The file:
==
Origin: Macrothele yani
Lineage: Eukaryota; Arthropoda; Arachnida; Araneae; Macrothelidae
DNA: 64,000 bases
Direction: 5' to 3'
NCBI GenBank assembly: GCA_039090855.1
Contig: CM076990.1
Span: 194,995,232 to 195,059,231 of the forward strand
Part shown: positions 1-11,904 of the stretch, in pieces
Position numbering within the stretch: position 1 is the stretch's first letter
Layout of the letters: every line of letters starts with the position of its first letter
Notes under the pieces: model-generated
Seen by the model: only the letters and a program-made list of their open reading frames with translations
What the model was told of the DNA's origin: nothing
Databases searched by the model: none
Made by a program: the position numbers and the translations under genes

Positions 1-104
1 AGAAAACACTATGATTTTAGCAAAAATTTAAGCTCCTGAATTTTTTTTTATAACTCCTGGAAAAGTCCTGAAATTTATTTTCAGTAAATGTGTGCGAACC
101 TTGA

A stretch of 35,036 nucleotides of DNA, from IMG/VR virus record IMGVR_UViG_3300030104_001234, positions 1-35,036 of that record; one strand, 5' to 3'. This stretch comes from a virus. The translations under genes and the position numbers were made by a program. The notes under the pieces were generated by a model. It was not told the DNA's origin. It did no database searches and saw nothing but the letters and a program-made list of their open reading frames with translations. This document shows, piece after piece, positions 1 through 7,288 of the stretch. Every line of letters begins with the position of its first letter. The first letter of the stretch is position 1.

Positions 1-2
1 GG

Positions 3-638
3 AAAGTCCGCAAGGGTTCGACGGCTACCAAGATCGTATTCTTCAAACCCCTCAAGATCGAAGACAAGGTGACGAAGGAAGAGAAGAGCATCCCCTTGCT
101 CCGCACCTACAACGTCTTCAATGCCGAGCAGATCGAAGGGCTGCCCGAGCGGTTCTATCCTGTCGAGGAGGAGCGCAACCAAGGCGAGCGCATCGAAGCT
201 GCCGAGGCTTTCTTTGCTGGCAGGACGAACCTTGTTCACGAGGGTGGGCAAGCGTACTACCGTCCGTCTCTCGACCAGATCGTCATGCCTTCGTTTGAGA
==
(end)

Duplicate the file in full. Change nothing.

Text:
Origin: Macrothele yani
Lineage: Eukaryota; Arthropoda; Arachnida; Araneae; Macrothelidae
DNA: 64,000 bases
Direction: 5' to 3'
NCBI GenBank assembly: GCA_039090855.1
Contig: CM076990.1
Span: 194,995,232 to 195,059,231 of the forward strand
Part shown: positions 1-11,904 of the stretch, in pieces
Position numbering within the stretch: position 1 is the stretch's first letter
Layout of the letters: every line of letters starts with the position of its first letter
Notes under the pieces: model-generated
Seen by the model: only the letters and a program-made list of their open reading frames with translations
What the model was told of the DNA's origin: nothing
Databases searched by the model: none
Made by a program: the position numbers and the translations under genes

Positions 1-104
1 AGAAAACACTATGATTTTAGCAAAAATTTAAGCTCCTGAATTTTTTTTTATAACTCCTGGAAAAGTCCTGAAATTTATTTTCAGTAAATGTGTGCGAACC
101 TTGA

A stretch of 35,036 nucleotides of DNA, from IMG/VR virus record IMGVR_UViG_3300030104_001234, positions 1-35,036 of that record; one strand, 5' to 3'. This stretch comes from a virus. The translations under genes and the position numbers were made by a program. The notes under the pieces were generated by a model. It was not told the DNA's origin. It did no database searches and saw nothing but the letters and a program-made list of their open reading frames with translations. This document shows, piece after piece, positions 1 through 7,288 of the stretch. Every line of letters begins with the position of its first letter. The first letter of the stretch is position 1.

Positions 1-2
1 GG

Positions 3-638
3 AAAGTCCGCAAGGGTTCGACGGCTACCAAGATCGTATTCTTCAAACCCCTCAAGATCGAAGACAAGGTGACGAAGGAAGAGAAGAGCATCCCCTTGCT
101 CCGCACCTACAACGTCTTCAATGCCGAGCAGATCGAAGGGCTGCCCGAGCGGTTCTATCCTGTCGAGGAGGAGCGCAACCAAGGCGAGCGCATCGAAGCT
201 GCCGAGGCTTTCTTTGCTGGCAGGACGAACCTTGTTCACGAGGGTGGGCAAGCGTACTACCGTCCGTCTCTCGACCAGATCGTCATGCCTTCGTTTGAGA